'People with life-threatening conditions could die waiting for medical help'
LABOUR unions have accused the Northern Cape Department of Health of poor management after patients had to sleep on the floor at Kimberley’s Robert Mangaliso Sobukwe Hospital on Wednesday night while they waited for medical treatment.
Patients arrived at the hospital on Wednesday morning and were still waiting in the queue yesterday morning.
The unions all indicated that there was a severe shortage of staff at provincial health facilities, where existing employees were overworked and under-resourced.
National Education, Health and Allied Workers Union (Nehawu) provincial chairperson Jacques Cupido believed that it is a disgrace that patients had to sleep on the floor.
“People with life-threatening conditions could die waiting for medical help. Long queues are a daily occurrence. I am not sure when these patients were eventually assisted. Some patients travel far distances from far-lying areas such as Springbok and Upington, only to wait for hours before they receive medical treatment. Some patients have to wait for two days before they are assisted because the doctor is not there on the day of their scheduled appointment, when they haven’t even made accommodation arrangements.”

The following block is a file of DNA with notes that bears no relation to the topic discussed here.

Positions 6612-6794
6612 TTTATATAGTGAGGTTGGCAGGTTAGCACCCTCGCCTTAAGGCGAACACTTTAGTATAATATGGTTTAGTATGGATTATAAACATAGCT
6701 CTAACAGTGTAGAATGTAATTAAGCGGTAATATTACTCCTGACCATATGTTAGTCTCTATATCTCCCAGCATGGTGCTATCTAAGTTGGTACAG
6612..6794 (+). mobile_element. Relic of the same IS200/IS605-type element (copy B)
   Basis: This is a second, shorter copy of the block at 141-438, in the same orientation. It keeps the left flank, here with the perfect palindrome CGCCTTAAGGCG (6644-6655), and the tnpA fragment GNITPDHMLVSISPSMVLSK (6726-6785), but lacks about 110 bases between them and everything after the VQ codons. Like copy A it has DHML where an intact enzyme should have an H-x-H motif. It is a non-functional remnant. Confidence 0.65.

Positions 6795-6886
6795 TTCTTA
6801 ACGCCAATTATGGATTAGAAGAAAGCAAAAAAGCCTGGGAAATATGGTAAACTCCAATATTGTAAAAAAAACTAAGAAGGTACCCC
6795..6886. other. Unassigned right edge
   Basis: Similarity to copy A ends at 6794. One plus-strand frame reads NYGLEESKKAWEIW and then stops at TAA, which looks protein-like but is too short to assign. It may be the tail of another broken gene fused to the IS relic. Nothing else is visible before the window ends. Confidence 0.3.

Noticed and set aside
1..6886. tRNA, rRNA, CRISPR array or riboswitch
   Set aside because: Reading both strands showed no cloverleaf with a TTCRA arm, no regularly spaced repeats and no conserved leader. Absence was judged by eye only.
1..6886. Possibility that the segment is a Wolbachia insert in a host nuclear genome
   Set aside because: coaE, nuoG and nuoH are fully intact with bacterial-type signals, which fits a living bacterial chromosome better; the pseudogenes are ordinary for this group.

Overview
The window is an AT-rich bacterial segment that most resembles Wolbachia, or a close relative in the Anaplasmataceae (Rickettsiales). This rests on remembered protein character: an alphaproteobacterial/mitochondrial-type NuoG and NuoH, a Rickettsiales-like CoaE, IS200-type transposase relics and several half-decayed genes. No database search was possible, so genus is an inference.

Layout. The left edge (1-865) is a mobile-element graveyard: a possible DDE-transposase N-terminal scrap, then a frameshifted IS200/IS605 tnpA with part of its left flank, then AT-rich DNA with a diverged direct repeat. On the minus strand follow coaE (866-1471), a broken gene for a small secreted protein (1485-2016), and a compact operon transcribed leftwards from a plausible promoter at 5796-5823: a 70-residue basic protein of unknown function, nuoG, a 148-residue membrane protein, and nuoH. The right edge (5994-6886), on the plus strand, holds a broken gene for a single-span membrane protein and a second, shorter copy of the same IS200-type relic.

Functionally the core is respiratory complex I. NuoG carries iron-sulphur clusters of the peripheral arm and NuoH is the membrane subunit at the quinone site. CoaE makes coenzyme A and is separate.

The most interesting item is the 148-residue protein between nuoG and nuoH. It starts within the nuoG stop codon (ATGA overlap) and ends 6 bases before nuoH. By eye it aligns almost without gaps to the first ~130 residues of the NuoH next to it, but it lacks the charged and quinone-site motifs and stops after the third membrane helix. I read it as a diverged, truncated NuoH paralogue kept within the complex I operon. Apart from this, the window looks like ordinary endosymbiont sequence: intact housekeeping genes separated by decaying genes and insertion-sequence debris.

Cupido added that staff were demoralised and overworked.
“We have handed over several memorandums to the Department of Health to address these issues and have not received any response. It is poor planning and management when patients have to wait for days in long queues.”
Nehawu branch secretary Moleme Moleme indicated that the patients had to bring their own blankets or towels along to lie on the ground.
Paul Glass from the Health and Other Services Personnel Trade Union of South Africa (Hospersa) added that their members employed in the health sector were overworked and were taking strain.
“Vacant funded posts that were never filled as well as those that were abolished are impacting negatively on service delivery,” Glass pointed out.
Vincent Phuroe from the Democratic Nursing Organisation of South Africa (Denosa) also highlighted the staffing challenges at Robert Mangaliso Sobukwe Hospital.
The spokesperson for the MEC for Health, Lebogang Majaha, said that MEC Fufe Makatong was “quite disturbed” by reports citing and depicting queues of patients sleeping overnight on the floor at casualties at Robert Mangaliso Sobukwe Hospital.
“The MEC is busy engaging administratively and further details of restructuring will be communicated on Friday (today) at the Robert Mangaliso Sobukwe Hospital during a planned media briefing.”